“No. I expected our missive had reached the Wolves far before we got here. We did walk most of the way. I hope it wasn’t intercepted.”
“Is there some group that wouldn’t want you to come?”
“Not that I’m aware. Can’t be too careful, though. And besides, if someone did intercept the messenger… well, who knows if they left him alive.”
Aira looked down. She hadn’t thought of that. The past few days, she had been so wrapped up in her own survival, she really didn’t consider the survival of others. Before this week, she hadn’t really thought about needing to stay alive at all. That was a given. But now, on the run and this diplomatic mission, she was embroiled in more complicated situations than any other time in her entire life.
The leaves rustled behind her, and she whirled, bringing her crossbow up. How she had gotten to her feet, she could not remember, but now she was up and face to face with a young werewolf, wrapped in soft brown robes tied with a green sash.
“Aira. Settle.” Tal said gruffly, “I’m sorry, youngling.”
She shot Tal a glare, “What is he doing creeping around us?”
The werewolf bowed deeply, pressing his palms into his thighs, “I’m sorry if I have offended you, Warrior. I was curious about the visitors and came to see. I thought I might help with a tour if you are admitted.”
His speech was very formal, and he kept his eyes averted, even after he rose. Aira frowned and looked at Tal, but he did not seem put off. In fact, he did not make direct eye contact with the boy either.
“Could we know your name? My name is Tal, and this is my traveling companion, Aira. She is a werewolf like yourself.”
“I am J’ander. I am pleased to make your acquaintance. Are you not a werewolf, Warrior Tal? You smell like one, but then again not.”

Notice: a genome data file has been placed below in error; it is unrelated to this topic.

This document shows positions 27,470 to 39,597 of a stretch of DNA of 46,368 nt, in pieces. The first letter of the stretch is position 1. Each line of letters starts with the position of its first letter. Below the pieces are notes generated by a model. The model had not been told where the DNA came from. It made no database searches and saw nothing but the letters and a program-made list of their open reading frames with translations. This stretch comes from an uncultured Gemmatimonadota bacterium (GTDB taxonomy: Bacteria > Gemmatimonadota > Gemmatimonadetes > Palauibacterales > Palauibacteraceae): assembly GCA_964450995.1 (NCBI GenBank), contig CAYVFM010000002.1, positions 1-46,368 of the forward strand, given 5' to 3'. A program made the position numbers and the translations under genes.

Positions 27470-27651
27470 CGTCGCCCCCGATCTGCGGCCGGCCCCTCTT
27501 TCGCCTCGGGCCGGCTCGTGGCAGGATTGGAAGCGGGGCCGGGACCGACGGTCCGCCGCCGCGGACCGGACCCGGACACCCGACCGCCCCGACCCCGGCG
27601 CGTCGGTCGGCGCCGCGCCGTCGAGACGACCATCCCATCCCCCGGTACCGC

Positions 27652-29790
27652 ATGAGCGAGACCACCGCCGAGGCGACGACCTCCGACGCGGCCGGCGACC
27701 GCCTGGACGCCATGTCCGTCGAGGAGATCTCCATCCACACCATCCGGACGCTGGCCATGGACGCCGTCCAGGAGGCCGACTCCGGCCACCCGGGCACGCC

Tal smiled, “Only half. My mother was a werewolf. My father was a Draconian.”
“That would explain it. How long have you known Warrior Tal, Warrior Aira?” J’ander asked, turning back to Aira.
“A few days, now, I suppose.” she sat back down, crossing one leg over the other, ‘J’ander, why do you keep calling Tal and me, Warrior?”
He blinked, looking between them, “You carry weapons and you wear trousers. If the weapons didn’t mark you Warrior, your dress does. Is this not your way?”
“My trousers mark me as a warrior?” she looked at Tal, “No. No, in my city only men wear trousers and women usually wear dresses.”
“Are all of your men warriors? That seems a waste. Not all men are strong enough to fight and protect the Pack. Why would they all need trouser?” J’ander shook his head. “I do not understand. If a woman wants to protect the Pack, why should she have to wear a dress?”
Thankfully the werewolf that had escorted them to the clearing returned just as she opened her mouth to try and answer J’ander. She really did not know how to explain to this youngling that in Nefti, women wore dresses and men trousers regardless of their occupation. It wasn’t job-related.
“Tal of Lartnek and Aira. The Alpha will see you now. J’ander, since you are here, please lead our guests to the Alpha’s tent. Then find yourself back at your chores. Your mothers will not be pleased to see you neglecting your duties.”
“Yes, Thane,” J’ander bowed again, “Please follow me. I will take you to the Alpha.”